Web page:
Latest Kaiser Health News Stories
Si bien los síntomas muestran que el sistema inmune está respondiendo a la vacuna y que protegerá contra la enfermedad, las personas con pocos o ningún síntoma también estaban protegidas.
In the times of smallpox, vaccination was accompanied by blood, sweat, fire and brimstone. Nowadays, a slight fever may make you feel as if you’ve earned the reward of immunity from covid. But you’re protected even without a nasty reaction to the vaccine.
Chronic pain from covid can linger for months after patients appear to recover from the disease.
Despite high mortality and infection rates, the counties of northeastern Ohio, where many Amish people live, have the lowest vaccination rates in the state.
Al comienzo de la pandemia, médicos del Brigham and Women Hospital observaron lo que se sería una siniestra estadística: los pacientes que sabían poco o nada de inglés tenían un 35% más de posibilidades de morir.
Covid patients who did not speak English well were 35% more likely to die, data from one Boston hospital shows.
Presidential historians say that Joe Biden’s first 100 days in office — a somewhat arbitrary but frequently cited milestone — have included an above-average number of major accomplishments.
It’s unclear whether “red flag” laws — which allow the seizure of guns from a person deemed dangerous — help prevent mass shootings or should have been applied to the suspects in recent shootings in Boulder, Colorado, and Indianapolis.
Local health officials have become the face of government authority as they work to stem the pandemic. That has made them targets for chilling threats from some of the same militia groups that stormed the U.S. Capitol. Santa Cruz leaders are among those whose daily routines now incorporate security patrols, surveillance cameras and, in some cases, firearms.
KHN and California Healthline staff made the rounds on national and local media this week to discuss their stories. Here’s a collection of their appearances.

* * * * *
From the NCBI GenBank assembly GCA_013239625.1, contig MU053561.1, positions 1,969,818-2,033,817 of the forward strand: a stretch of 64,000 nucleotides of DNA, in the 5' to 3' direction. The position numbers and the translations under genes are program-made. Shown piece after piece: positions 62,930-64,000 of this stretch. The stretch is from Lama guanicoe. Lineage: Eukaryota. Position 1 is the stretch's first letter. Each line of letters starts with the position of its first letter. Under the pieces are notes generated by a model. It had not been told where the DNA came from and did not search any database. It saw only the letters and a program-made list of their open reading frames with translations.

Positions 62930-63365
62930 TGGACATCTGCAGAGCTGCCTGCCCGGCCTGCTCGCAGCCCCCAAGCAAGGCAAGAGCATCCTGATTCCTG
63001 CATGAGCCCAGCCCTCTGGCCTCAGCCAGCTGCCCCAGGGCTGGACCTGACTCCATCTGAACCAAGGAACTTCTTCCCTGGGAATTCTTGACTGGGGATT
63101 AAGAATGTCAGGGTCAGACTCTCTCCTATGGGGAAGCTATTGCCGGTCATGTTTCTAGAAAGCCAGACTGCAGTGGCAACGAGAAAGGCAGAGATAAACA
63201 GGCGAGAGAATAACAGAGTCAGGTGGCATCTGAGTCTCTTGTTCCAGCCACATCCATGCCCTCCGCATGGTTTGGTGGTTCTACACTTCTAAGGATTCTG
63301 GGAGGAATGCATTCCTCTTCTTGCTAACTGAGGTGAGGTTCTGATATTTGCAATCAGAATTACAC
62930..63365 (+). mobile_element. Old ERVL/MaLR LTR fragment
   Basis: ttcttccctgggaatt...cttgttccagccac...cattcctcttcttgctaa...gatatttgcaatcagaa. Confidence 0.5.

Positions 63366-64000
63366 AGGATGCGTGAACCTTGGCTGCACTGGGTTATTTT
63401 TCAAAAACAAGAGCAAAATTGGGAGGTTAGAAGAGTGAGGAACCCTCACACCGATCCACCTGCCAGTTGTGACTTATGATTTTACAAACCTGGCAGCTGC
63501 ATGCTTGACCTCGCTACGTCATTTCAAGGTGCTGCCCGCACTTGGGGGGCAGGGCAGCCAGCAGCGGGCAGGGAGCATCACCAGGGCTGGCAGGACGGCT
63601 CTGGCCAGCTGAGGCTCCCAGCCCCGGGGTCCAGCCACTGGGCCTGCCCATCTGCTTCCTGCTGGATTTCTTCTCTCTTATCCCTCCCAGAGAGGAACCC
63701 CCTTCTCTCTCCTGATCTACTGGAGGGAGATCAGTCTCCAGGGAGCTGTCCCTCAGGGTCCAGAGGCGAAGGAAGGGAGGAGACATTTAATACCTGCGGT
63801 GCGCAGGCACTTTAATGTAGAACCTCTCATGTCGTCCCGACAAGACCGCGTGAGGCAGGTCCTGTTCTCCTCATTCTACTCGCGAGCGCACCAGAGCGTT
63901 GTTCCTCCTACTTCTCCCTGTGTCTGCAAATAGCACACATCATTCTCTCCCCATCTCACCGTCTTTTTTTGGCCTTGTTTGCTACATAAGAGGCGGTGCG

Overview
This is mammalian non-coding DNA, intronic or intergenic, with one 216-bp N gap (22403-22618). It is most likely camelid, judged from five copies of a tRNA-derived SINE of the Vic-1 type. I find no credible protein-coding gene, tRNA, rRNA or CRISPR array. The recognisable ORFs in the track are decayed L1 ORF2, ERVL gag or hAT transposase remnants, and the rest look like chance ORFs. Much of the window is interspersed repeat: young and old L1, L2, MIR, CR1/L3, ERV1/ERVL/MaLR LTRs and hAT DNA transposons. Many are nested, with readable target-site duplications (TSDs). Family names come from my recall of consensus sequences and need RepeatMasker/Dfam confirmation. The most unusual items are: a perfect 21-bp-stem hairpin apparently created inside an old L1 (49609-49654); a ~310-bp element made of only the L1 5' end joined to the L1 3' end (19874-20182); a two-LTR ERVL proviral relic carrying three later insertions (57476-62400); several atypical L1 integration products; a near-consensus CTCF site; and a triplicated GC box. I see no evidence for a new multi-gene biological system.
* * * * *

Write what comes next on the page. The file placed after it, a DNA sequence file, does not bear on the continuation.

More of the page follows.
In 2015, St. Louis-based Mercy health system opened what officials called the world’s first “hospital without beds.” Since the pandemic, Mercy has incorporated telehealth throughout its system, part of a national acceleration in virtual care that proponents laud but critics say is happening too fast.
Of the three covid vaccines the U.S. government has authorized, only one is available to 16- and 17-year-olds: the Pfizer shot. It’s also the most complicated to manage in rural settings, with their small, dispersed populations. That forces some teens and their families to travel long distances for a dose — or go without.
The covid outbreak in Michigan stands out on the U.S. contagion map, but odds are it will be repeated elsewhere. How vaccine hesitancy, relaxed restrictions and a coronavirus variant combined to create the worst outbreak in the country.
The Biden administration has started to speed efforts to reverse health policies forged under Donald Trump. Most recently, the administration overturned a ban on fetal tissue research and canceled a last-minute extension of a Medicaid waiver for Texas. That latter move may delay the Senate confirmation of President Joe Biden’s nominee to head the Medicare and Medicaid programs, as Sen. John Cornyn (R-Texas) seeks to fight back. Anna Edney of Bloomberg News, Rachel Cohrs of Stat and Alice Miranda Ollstein of Politico join KHN’s Julie Rovner to discuss these issues and more. Plus, for extra credit, the panelists recommend their favorite health policy stories of the week they think you should read, too.
Medical experts are struggling to define or explain the lingering, debilitating symptoms some covid patients experience. Part of the problem is the wide range of symptoms, but doctors say getting a better understanding will mean tracking patients and their outcomes and establishing clinical trials.
California stresses equity for minority groups. Texas is all about personal choice and liberty. Both are struggling to vaccinate Latinos and contending with vaccine hesitancy among conservative communities.
En los últimos cuatro años, las empresas de refrescos gastaron alrededor de $5,9 millones presionando a legisladores de California y haciendo donaciones a sus campañas u organizaciones benéficas favoritas.
El impacto exacto de una pandemia sobre la otra todavía está por evaluarse, pero los datos preliminares inquietan a expertos que hasta hace poco celebraban los enormes avances en el tratamiento del VIH.
A bill that would have allowed California cities and counties to once again pursue taxes on sugary drinks was just shelved in the legislature without a hearing. Public health advocates blame the political — and financial — clout of the soft drink industry.
Public health resources have shifted from one pandemic to the other, and experts fear steep declines in testing and diagnoses mean more people will contract HIV and die of AIDS.